Today’s team review is from Judith W, she blogs here https://readandreview2016.wordpress.com/
Judith has been reading Painted by Kirsten McKenzie
Painted is the first book I’ve reviewed for Rosie’s Book Review Team since May – this seems like an age ago – and it was a brilliant book for getting back into RBRT reviews.
It was well-written, and I was engaged in the story throughout.
McKenzie’s creation of build-up and tension was subtle but well-done, creating a consistent tone of uneasiness, which made the climax of the book even more exciting.
There are strong parallels to Susan Hill’s horror novel The Woman In Black* and this is a good thing, because I enjoyed both the novel and its film adaptation a lot.
*A lonely protagonist moves into an isolated house in order to complete work commissioned by their employer, but gradual ghostly occurrences unnerve them.
However, unlike The Woman In Black, the protagonist doesn’t remain completely isolated in the house; introduction of her co-workers adds new characters and allows McKenzie to develop a good cat-and-mouse style of horror, in addition to the paranormal activity.
My criticisms are small.
I think Painted occasionally relies too heavily on informing the reader of what the protagonist hasn’t seen. This is an understandable technique – its horror film equivalent would be zooming or panning to reveal a detail within the frame the audience can see clearly but the protagonist hasn’t. If Painted were a horror film (which I wish it was), I’ve no doubt this would be incredibly effective. However, translating this into written prose often within the story doesn’t have quite the same effect.
Furthermore, I would have preferred a more malignant ghostly presence – the ghosts were a little sympathetically written for my liking! For example, inThe Woman In Black, although the reader learns the sad back-story behind the woman in black’s haunting, the reader also sees her as a ruthless and malignant ghost, which adds to the horror of the book.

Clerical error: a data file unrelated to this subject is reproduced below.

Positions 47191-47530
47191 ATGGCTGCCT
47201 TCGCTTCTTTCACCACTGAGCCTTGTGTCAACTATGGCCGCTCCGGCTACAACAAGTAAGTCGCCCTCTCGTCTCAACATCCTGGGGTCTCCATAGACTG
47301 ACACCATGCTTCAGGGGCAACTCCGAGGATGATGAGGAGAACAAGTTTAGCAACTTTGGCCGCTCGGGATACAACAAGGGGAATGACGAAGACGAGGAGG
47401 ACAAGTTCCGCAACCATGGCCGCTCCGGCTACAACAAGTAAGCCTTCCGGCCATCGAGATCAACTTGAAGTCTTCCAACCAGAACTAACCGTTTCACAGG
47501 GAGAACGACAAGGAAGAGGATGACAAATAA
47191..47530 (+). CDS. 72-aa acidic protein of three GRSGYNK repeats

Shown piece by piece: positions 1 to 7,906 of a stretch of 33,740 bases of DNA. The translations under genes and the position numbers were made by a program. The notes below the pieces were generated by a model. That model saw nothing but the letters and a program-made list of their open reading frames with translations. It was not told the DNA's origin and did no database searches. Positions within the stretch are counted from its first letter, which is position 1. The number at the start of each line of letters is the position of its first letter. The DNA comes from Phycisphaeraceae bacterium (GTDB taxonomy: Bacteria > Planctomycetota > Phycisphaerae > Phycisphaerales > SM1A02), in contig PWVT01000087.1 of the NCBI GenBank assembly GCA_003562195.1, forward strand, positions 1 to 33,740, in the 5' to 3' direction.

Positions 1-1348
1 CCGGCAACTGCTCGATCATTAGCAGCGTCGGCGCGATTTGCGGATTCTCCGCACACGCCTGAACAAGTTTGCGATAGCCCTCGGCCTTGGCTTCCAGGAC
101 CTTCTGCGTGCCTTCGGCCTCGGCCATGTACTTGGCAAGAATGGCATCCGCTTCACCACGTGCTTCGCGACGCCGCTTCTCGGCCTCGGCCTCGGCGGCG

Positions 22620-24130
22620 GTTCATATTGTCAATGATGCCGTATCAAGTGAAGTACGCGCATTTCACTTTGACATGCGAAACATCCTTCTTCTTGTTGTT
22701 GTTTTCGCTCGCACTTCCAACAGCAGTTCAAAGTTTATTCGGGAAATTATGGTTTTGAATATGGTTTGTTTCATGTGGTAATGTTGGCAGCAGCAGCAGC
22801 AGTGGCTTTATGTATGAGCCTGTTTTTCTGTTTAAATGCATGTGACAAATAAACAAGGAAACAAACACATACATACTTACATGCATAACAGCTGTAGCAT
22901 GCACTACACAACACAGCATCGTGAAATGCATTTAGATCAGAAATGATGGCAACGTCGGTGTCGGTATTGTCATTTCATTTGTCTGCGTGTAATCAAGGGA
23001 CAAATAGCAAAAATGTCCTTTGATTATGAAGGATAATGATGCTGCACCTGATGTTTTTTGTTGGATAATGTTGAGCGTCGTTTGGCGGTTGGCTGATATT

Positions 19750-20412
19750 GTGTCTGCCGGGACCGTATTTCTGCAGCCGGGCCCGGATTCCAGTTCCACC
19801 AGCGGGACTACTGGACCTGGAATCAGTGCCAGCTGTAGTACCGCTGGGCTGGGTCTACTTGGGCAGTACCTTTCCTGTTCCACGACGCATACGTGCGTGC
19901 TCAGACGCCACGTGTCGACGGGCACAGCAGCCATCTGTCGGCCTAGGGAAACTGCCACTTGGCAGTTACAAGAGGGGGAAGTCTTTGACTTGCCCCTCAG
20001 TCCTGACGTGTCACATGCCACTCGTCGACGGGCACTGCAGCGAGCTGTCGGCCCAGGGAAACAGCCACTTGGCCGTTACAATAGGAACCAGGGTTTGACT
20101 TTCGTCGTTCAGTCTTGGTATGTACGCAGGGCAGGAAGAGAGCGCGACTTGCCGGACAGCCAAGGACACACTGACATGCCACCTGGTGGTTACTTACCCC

These are nit-picky problems because all in all I really enjoyed this book, and I will most likely try to grab a paperback version at some point, in addition to my free e-book copy!
If you’d like to read a well-written horror story that doesn’t rely on cheap scares but genuine thrills, I strongly recommend Painted.
Star Rating: 4/5 Stars
If art can capture a soul, what happens when one of those souls escapes?
When art appraiser Anita Cassatt is sent to catalogue the extensive collection of reclusive artist Leo Kubin, it isn’t only the chilly atmosphere of the secluded house making her shiver.
Upon entering the house, Anita stands before a silent audience of portraits clustered on every wall. Every painted eye is watching her, including those of the unfinished portrait on the artist’s easel. A portrait with an eerie familiarity.
Kubin’s lawyer didn’t share the detailed instructions regarding the handling of the art, and Anita and her team start work in ignorance of the very instructions designed to keep them safe.
Disturbed, a man eases himself out of his portrait and stretches. Free at last from the confines of his canvas, he has no intention of ever returning. He has a painting to finish…
About the author
For years Kirsten McKenzie worked in her family’s antique store, providing a unique insight into the world of antiques which touches every aspect of her writing.
Now a full time author, her historical fiction novels ‘Fifteen Postcards’ and it’s sequel ‘The Last Letter’ have been described as Time Travellers Wife meets The Far Pavilions, and “Antiques Roadshow gone viral”.
Her first horror novel – ‘Painted’, was released in June 2017.
She lives in New Zealand with her husband, daughters, and her SPCA rescue cat.